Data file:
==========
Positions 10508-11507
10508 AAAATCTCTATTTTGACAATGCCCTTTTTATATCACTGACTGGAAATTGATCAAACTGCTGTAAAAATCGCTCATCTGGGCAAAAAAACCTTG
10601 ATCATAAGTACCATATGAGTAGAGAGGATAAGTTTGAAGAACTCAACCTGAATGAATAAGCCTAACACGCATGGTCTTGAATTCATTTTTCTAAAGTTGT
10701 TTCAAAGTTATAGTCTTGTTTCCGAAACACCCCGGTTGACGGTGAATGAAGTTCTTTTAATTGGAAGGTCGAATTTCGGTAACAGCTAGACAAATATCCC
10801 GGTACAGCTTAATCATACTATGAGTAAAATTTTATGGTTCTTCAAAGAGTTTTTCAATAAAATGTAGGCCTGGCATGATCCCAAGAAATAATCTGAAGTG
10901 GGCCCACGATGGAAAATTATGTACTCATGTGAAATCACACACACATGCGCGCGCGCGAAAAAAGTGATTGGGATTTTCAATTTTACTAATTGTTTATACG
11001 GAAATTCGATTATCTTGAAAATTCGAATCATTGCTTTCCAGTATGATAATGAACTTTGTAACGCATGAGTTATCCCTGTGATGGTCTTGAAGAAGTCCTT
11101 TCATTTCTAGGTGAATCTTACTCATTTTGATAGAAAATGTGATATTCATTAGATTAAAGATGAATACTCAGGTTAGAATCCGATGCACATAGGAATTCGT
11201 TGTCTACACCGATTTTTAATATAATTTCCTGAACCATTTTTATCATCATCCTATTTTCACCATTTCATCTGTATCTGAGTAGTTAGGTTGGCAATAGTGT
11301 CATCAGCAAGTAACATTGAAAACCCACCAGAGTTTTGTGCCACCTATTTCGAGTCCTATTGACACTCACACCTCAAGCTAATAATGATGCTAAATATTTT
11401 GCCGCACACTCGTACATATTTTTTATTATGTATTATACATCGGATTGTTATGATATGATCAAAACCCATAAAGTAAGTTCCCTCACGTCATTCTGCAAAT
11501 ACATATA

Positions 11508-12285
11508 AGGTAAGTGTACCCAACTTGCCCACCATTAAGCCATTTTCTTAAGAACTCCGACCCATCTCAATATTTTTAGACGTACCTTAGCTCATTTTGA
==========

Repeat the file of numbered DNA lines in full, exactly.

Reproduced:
Positions 10508-11507
10508 AAAATCTCTATTTTGACAATGCCCTTTTTATATCACTGACTGGAAATTGATCAAACTGCTGTAAAAATCGCTCATCTGGGCAAAAAAACCTTG
10601 ATCATAAGTACCATATGAGTAGAGAGGATAAGTTTGAAGAACTCAACCTGAATGAATAAGCCTAACACGCATGGTCTTGAATTCATTTTTCTAAAGTTGT
10701 TTCAAAGTTATAGTCTTGTTTCCGAAACACCCCGGTTGACGGTGAATGAAGTTCTTTTAATTGGAAGGTCGAATTTCGGTAACAGCTAGACAAATATCCC
10801 GGTACAGCTTAATCATACTATGAGTAAAATTTTATGGTTCTTCAAAGAGTTTTTCAATAAAATGTAGGCCTGGCATGATCCCAAGAAATAATCTGAAGTG
10901 GGCCCACGATGGAAAATTATGTACTCATGTGAAATCACACACACATGCGCGCGCGCGAAAAAAGTGATTGGGATTTTCAATTTTACTAATTGTTTATACG
11001 GAAATTCGATTATCTTGAAAATTCGAATCATTGCTTTCCAGTATGATAATGAACTTTGTAACGCATGAGTTATCCCTGTGATGGTCTTGAAGAAGTCCTT
11101 TCATTTCTAGGTGAATCTTACTCATTTTGATAGAAAATGTGATATTCATTAGATTAAAGATGAATACTCAGGTTAGAATCCGATGCACATAGGAATTCGT
11201 TGTCTACACCGATTTTTAATATAATTTCCTGAACCATTTTTATCATCATCCTATTTTCACCATTTCATCTGTATCTGAGTAGTTAGGTTGGCAATAGTGT
11301 CATCAGCAAGTAACATTGAAAACCCACCAGAGTTTTGTGCCACCTATTTCGAGTCCTATTGACACTCACACCTCAAGCTAATAATGATGCTAAATATTTT
11401 GCCGCACACTCGTACATATTTTTTATTATGTATTATACATCGGATTGTTATGATATGATCAAAACCCATAAAGTAAGTTCCCTCACGTCATTCTGCAAAT
11501 ACATATA

Positions 11508-12285
11508 AGGTAAGTGTACCCAACTTGCCCACCATTAAGCCATTTTCTTAAGAACTCCGACCCATCTCAATATTTTTAGACGTACCTTAGCTCATTTTGA